As far as I know linguists came to conclusion that most of the modern alphabets initially derived from the Phoenician Alphabet, which belongs to the Semitic branch of the Afroasiatic family of languages. Phoenician basically invented the idea of the Alphabet, that eventually spread to other cultures, and through trade routes.
Most of the modern European languages use some variations of the Latin and Greece alphabets, because the Ancient Greeks and the Latins had close cultural interconnections and trading routes with Phoenician colonies, and these two civilizations were the most developed European cultures in ancient times.
As I understand it, the Phoenician Alphabet was a simplified method of communication in a sense of a trading information transmissions in contrast to more complicated systems of hieroglyphic writing. But naturally the Phoenician Alphabet follows the basic ideas of hieroglyphic writing too. Such as the letter Alep (𐤀) depicts an ox, and it basically means "livestock", and the letter Bet (𐤁) depicts a house, and it refers to "domestic". Having these letters as the first letters of the alphabet makes sense in the proto-semitic culture, because the livestock basically refers to the amount of wealth in a subsistence farming economy, and the house refers to an economic agent (a household).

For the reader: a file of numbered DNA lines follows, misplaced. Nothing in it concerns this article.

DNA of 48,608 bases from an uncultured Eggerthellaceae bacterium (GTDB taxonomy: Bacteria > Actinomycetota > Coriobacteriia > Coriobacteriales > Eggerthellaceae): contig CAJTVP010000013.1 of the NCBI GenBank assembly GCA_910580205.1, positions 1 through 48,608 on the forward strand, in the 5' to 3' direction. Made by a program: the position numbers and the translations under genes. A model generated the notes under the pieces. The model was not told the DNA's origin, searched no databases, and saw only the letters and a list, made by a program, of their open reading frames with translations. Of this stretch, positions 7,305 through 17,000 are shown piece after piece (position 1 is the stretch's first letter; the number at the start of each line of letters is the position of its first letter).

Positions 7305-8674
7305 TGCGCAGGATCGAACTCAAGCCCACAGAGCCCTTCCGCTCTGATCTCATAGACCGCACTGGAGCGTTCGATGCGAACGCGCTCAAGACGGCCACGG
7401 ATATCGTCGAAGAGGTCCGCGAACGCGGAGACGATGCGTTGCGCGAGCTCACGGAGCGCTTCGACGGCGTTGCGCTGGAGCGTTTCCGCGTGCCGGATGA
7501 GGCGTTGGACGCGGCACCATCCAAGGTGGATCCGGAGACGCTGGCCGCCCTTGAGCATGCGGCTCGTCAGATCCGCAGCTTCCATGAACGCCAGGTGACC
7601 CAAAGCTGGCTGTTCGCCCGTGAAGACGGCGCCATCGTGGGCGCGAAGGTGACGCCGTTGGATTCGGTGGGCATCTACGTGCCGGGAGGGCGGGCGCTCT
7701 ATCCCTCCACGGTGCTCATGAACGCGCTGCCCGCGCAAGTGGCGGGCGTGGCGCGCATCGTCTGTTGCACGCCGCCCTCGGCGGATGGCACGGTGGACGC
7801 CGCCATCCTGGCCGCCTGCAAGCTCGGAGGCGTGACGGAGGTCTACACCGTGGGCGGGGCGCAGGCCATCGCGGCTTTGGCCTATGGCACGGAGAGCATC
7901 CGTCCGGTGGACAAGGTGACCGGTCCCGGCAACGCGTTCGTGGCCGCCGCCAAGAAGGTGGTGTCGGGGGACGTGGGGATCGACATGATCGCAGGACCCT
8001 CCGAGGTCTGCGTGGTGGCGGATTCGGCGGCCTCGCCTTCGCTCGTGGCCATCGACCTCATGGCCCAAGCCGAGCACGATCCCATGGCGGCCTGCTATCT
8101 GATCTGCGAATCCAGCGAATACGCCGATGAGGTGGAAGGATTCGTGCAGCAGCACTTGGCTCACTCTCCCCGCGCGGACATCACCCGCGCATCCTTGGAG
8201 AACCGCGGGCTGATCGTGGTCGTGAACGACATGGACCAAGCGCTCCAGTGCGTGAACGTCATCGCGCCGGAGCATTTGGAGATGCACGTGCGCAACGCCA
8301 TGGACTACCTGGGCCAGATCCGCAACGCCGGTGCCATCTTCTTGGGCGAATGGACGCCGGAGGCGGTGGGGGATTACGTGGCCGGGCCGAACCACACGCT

But such hieroglyphs make no sense in the Indo-European family of languages. At first glance even if the ancient Latins had kept their alphabet set as it is, they at least had to take different images and choose different phonetics for the letters. The Latin word for "Alpha-Bet" probably would sound more native as "Bos-Dom" in this case.
Nowadays, there are a lot of attempts and related research in developing new artificial languages. I'm wondering whether there has been any research in developing of new alphabets in the sense of the glyphs depictions and their phonetics that would better fit the Indo-European family of languages, and the historical cultural aspects (such that the letters would at least reflect the most important PIE roots).